Trade Questions

Global specialist law firm Dechert noted that in terms of trade agreements, the decision to leave the EU mean it is “likely that the UK would lose the benefits not only of existing agreements but also those under negotiation between the EU and others such as the U.S.”

As for imports and exports, Dechert says that currently, “the EU customs union and free movement principles ensure that most goods can be traded and moved between EU member states without tariffs, customs duties or customs declarations and largely free of process, irrespective of the origin of the goods. The potential of tariffs on imports and exports or the increased administrative costs of a customs regime with the EU will vary from business to business but are likely to impact on many to some degree.”

Ashton notes that half of Britain’s exports land in other EU countries.

“Just being out of the EU does not mean Britain can ignore EU regulations, which will still need to be adhered to—with all the associated costs,” he says. “World Trade Organization tariffs (export duty and tax) will be applied to sales to the EU, making Britain less competitive. But the same applies both ways, and so will also effect imports in to Britain. I wonder how the big glass manufacturers will handle that.”

Short term, Ashton says customers can take full advantage of the weaker pound, which would also mean a potential boost in exports. “But it is a two-way traffic—imports of component parts and materials will get more expensive as other currencies try to maintain their margins.

Ultimately, he says, “[Brexit is] not going to kill us. The extra admin and paperwork are going to be nuisance factors. Not having to pay the annual $19 billion U.S. dollars contribution to the EU is a help, but I guess most of that will be swallowed up by increased regulation and admin costs, export tariffs and border controls. … Exports to the rest of the world should get a boost from the Pound and will otherwise remain totally unaffected.”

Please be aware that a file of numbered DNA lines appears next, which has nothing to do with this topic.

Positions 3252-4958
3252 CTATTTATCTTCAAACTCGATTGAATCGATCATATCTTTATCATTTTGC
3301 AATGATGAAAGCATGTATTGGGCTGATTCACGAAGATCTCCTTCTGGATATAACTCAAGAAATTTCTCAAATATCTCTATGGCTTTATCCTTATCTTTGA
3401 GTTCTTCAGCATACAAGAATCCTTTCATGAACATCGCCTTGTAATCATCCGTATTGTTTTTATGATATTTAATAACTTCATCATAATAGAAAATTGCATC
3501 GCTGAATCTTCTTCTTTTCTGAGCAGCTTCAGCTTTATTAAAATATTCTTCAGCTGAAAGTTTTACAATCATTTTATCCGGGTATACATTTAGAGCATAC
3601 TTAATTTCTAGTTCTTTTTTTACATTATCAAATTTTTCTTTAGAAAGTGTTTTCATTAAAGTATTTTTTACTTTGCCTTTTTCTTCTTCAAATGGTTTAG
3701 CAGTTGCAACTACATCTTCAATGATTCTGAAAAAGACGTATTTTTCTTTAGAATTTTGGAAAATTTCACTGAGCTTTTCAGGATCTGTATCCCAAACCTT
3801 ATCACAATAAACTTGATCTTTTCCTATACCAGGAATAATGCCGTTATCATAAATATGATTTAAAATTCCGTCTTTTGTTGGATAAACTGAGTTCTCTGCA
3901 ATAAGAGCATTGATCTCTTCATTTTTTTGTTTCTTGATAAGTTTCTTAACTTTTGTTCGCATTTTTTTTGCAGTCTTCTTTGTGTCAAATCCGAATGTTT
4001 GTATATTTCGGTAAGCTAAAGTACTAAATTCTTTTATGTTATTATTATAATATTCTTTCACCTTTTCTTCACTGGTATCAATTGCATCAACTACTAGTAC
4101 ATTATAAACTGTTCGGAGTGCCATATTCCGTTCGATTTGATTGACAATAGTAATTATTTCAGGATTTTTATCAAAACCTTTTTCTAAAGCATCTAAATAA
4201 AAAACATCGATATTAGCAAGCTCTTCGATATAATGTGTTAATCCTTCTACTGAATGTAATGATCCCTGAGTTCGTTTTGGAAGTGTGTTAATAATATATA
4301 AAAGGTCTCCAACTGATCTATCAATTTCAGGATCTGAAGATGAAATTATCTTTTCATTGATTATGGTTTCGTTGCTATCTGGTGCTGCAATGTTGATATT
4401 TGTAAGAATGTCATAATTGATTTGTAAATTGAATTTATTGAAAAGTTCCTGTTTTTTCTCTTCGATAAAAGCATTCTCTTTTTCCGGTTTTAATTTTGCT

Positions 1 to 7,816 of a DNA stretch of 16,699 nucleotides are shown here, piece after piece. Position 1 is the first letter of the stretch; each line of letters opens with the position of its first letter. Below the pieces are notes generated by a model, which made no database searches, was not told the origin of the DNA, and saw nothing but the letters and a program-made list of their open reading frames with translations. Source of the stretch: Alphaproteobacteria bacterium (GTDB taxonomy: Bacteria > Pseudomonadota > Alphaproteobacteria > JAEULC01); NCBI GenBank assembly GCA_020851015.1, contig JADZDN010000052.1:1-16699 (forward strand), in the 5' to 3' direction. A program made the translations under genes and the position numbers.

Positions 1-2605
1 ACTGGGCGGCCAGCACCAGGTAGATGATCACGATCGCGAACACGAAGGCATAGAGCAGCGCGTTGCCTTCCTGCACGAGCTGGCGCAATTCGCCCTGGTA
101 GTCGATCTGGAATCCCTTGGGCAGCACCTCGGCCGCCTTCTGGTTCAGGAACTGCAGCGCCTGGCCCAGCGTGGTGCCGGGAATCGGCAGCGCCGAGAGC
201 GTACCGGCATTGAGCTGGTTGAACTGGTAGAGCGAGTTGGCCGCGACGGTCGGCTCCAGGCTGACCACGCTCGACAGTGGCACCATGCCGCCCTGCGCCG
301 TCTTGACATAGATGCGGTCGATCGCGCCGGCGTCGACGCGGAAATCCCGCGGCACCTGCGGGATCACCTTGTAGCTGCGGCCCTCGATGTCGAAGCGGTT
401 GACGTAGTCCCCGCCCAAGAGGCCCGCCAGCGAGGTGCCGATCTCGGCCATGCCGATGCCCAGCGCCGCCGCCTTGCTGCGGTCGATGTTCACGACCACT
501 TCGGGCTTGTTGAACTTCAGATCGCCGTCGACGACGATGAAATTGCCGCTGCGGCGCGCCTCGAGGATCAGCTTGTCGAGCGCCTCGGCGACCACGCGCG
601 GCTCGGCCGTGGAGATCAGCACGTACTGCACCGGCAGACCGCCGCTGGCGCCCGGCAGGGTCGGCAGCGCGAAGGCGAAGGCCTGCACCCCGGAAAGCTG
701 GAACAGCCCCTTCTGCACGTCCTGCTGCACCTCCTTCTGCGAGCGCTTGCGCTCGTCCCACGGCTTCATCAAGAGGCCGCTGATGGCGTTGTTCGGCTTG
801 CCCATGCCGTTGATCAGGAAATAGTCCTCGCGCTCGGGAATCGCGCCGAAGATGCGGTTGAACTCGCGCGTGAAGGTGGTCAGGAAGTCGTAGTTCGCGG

American Manufacturing

Linda Dempsy, vice president of international economic affairs at the National Association of Manufacturers (NAM), says what Brexit means for manufacturers in the United States and their partners in Europe is expected to take years to unravel. She writes that “given the size of the U.S. commercial relationship with Europe, the U.K. decision is expected to have wide ramifications.”

She adds, “Indeed, the U.S. commercial relationship with the United Kingdom and European Union combined is the United States’ largest in the world, representing about 40 percent of the global economy. Trade of U.S.-EU manufactured goods reached $836 billion in 2015, and cross-border investment equaled more than $5 trillion. Many U.S. companies with EU operations have headquarters in London, and about 17 percent of U.S. manufactured exports to the European Union are destined just to the United Kingdom.”

Setting the Standard

One aspect to keep an eye on from an industry perspective is whether the eventual split will impact standards. In recent years, the EU sought to establish standards that would apply across all countries and all industries—including windows. These standards are known as the Harmonized European Norms.

According to Geoffrey Card, who has worked for more than 50 years in both the U.K. and U.S. industries, it wasn’t easy to reach an agreement on glazing and fenestration standards.

“When I first came over here in 1988, I was invited to be a U.K. delegate for the Common Market,” he told™ earlier this year. “We worked to harmonize all standards related to windows and glazing. It took 10-15 years to hammer it out, and it was a huge fight. The idea was to break down walls of competition. When you were in Britain prior to that, it was a hell of a job to export products to Germany or France because you had to do a ton of testing. It cost a lot of money, and it made it difficult.”

Sorry, there are no polls available at the moment.

Stay tuned to™ for future coverage of Brexit as it relates to our industry.


Sasu Koivumäki, CFO of Finland-based machinery manufacturer Glaston, offered the following comment:

“We feel that it is a bit too early to say anything about the consequences. However, in the short term it will result in decision making taking a longer time as exchange rates are fluctuating. The UK has been one of the most active markets. It is likely that the exit will affect economic growth, which will have an impact on construction activity.”